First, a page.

How EU is going to save Data Privacy
European Union sets the silver lining on the Data cloud.
Whether you love it or hate it, there’s a new EU regulation coming up. If you live in an EU country, you know all about the sometimes outright comically sounding EU regulations, like this one, regarding the shape of bananas.
But fruits aside, the European Union is working on replacing an old data protection regulation with a new one, titled the “General Data Protection Regulation”. This directive, applying to member states in 2018, focuses on regulating how personal data is processed and stored and it will be part of set of EU’s privacy and human rights laws.
New reform of the previous regulations were proposed in 2012 and was entered into force last May. The regulation has a two year grace period allowing countries and companies to prepare for the change.
The new era of digital privacy
Here are just some of the new rules and regulations set:
Individual control of personal data
According to the new standards, individuals should be able to control and view their data and should be informed when their data is being collected. Interestingly the reform requires opt-in model for data collection except in certain circumstances. And you still have to be notified, even when you can’t opt-out, such as in cases where gathering data is legally required. The legislation also includes a clause, which states that users affected by mishandled data are entitled to compensation as well.
The regulation also states that users must easily be able to move their data from one company to the other. This also includes the ability to permanently delete your data. This is something that brings assurance, that your data is actually removed and not simply unlinked.
Transparency requirements for companies data protection policies
What this means is that companies are required to publish information on how exactly they are protecting the user’s data. The regulations actually suggest using simple icons to indicate where and by whom the personal data is processed and stored (perhaps something like this?).
The reform introduces new obligations for companies regarding protection of data. The obligations include for example requiring a specific data protection officer in companies who is in charge of the data processed and reporting to a supervisory agency (this officer, although is not required in smaller companies).
The regulation also requires companies to invest in designing data protection policies as a part of their business plan. Data protection techniques suggested include anonymization and encryption of personal data.
Companies are required to notify of security breaches that have caused or might have caused loss of personal data. The notification must be made as soon as possible (though, within 72 hours) to both authorities and people affected by the breach.
Of course, all this wouldn’t be much without the best incentive for companies, money. The regulations set sanctions that can be imposed to companies failing to comply with the regulations, that can be as much as 20 million euros or alternatively, 4 % of the company’s annual turnover.
Fight against the US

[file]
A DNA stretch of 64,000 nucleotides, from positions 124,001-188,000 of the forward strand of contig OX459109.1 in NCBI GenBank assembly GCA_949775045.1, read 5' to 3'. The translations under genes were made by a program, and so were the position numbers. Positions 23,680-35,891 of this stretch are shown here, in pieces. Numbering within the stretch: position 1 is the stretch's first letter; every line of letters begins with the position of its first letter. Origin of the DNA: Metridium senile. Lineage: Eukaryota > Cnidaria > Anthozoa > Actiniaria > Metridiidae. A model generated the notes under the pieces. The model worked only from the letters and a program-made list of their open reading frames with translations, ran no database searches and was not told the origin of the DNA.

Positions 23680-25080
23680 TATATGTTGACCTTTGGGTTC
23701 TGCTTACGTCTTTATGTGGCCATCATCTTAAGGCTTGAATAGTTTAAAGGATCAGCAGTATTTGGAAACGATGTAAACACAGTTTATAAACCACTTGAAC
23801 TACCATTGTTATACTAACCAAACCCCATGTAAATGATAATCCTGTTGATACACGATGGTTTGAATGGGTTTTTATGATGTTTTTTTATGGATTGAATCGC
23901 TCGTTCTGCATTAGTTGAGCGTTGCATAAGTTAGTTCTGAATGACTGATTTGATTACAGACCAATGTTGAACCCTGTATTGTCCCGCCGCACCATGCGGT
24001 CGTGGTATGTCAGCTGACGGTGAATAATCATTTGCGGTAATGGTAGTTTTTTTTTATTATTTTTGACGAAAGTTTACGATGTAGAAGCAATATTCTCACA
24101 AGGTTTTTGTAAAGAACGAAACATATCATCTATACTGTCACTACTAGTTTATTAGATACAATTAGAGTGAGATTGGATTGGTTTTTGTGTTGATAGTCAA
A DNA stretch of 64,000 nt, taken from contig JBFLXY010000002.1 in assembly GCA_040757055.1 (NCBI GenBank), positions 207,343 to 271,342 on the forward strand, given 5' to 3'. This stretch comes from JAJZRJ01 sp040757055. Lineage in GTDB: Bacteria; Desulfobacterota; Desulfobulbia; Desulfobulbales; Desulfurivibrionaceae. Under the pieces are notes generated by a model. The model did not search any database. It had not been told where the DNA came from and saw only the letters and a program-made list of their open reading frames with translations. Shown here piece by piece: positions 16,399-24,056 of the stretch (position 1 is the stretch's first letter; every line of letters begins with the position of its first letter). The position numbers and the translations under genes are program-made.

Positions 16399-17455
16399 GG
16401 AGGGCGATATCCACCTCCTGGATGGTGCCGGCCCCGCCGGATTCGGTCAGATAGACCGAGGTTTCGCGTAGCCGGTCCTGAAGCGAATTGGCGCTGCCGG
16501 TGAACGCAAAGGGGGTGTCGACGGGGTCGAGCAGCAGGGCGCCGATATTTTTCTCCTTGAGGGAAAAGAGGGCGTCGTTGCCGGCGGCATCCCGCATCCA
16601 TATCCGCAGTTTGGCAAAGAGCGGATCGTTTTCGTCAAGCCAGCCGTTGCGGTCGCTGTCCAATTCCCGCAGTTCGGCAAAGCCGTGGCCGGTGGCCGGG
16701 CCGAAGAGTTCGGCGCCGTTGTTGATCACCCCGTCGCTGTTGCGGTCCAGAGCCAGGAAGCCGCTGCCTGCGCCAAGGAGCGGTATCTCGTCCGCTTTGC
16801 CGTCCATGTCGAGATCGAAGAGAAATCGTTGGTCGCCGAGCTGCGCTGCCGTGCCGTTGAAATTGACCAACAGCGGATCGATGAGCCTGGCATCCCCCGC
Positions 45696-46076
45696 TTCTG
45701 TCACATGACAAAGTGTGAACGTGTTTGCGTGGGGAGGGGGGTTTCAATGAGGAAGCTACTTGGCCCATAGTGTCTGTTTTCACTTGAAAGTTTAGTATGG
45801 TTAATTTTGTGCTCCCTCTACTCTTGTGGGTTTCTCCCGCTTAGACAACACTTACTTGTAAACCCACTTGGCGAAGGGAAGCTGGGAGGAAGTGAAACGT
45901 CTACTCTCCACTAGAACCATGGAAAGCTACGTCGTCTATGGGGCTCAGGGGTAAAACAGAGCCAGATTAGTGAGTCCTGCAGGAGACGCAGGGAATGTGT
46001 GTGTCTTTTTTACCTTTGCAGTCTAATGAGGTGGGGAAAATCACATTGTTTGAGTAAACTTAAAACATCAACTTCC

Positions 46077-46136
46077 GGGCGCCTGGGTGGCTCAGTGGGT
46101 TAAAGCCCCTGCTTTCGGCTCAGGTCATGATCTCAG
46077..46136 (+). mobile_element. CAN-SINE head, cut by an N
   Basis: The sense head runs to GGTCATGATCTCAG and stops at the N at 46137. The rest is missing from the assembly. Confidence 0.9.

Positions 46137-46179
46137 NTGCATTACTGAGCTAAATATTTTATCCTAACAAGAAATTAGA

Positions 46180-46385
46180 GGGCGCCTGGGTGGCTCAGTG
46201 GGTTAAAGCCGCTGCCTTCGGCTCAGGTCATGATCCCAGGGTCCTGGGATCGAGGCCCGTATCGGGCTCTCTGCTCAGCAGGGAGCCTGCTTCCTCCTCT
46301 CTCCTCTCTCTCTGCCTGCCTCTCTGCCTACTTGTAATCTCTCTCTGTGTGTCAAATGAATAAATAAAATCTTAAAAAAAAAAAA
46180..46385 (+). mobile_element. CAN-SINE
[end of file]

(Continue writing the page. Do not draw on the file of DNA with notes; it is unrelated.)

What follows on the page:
Historically, when it comes to protecting user data, the United States has been an advocate for market-driven and self-regulating rules for data protection. In some industries this is fine, such as the in credit card industry with their Payment Card Industry Data Security Standard (PCI DSS), which is an industry standard throughout the world for protecting credit card data. But the US still lacks a uniform legislation. How regulating this kind of data works in the US, is that there are multiple laws, each setting regulations in a certain area (such as health sector) or protecting certain groups (such as children or mobile phone users).
Sure, regulating medical history data is easy to understand, but when the amount of data that is collected online increases, the personal meaning to that data does too. Which one would you rather be public: your medical history, or your browser history?
It’s hard to have market driven privacy, when your whole market depends on collecting and selling personal data. This, of course, is likely not going to change in the following years of Trump’s America.
Since the internet has no borders, In 2016, in an effort to force strict EU standards to apply to EU citizens everywhere, the EU singed a deal with the US establishing the new “Privacy Shield”. Purpose of the agreement was to allow personal data from the EU to retain the same level of protection as it does within EU borders. Regardless of where the data was transferred and processed, if the data is from the European Union, it’s secured under the Privacy Shield legislation. Unfortunately, in the last few months, there has been concerns on it’s legal stability that might indicate the agreement is not on solid ground. The new EU regulation should, however, cover the protection of user data wherever it goes and US companies should abide by it if they want to continue doing business in Europe.
Spying vs. “Collecting data”
In the wake of the recent publications of the hacking methods used by the CIA, there’s been tremendous public interest on government level surveillance. The not-so tech-savvy hear that the CIA can hack your smart-tv and start to feel uneasy that an international spy organisation might hear their evening conversations by the television (even though it would actually require them to break in your house).
So CIA can hack your Android phone, but whatever you do online these days is stored somewhere. You don’t even have to be targeted.
How all these regulations will work in practice, remains to be seen. But what is clear, is that these rules set the right direction for enabling people to better manage their personal data and set clear obligations to companies for securing the data. However, this comes with a price of more administrative burden to companies.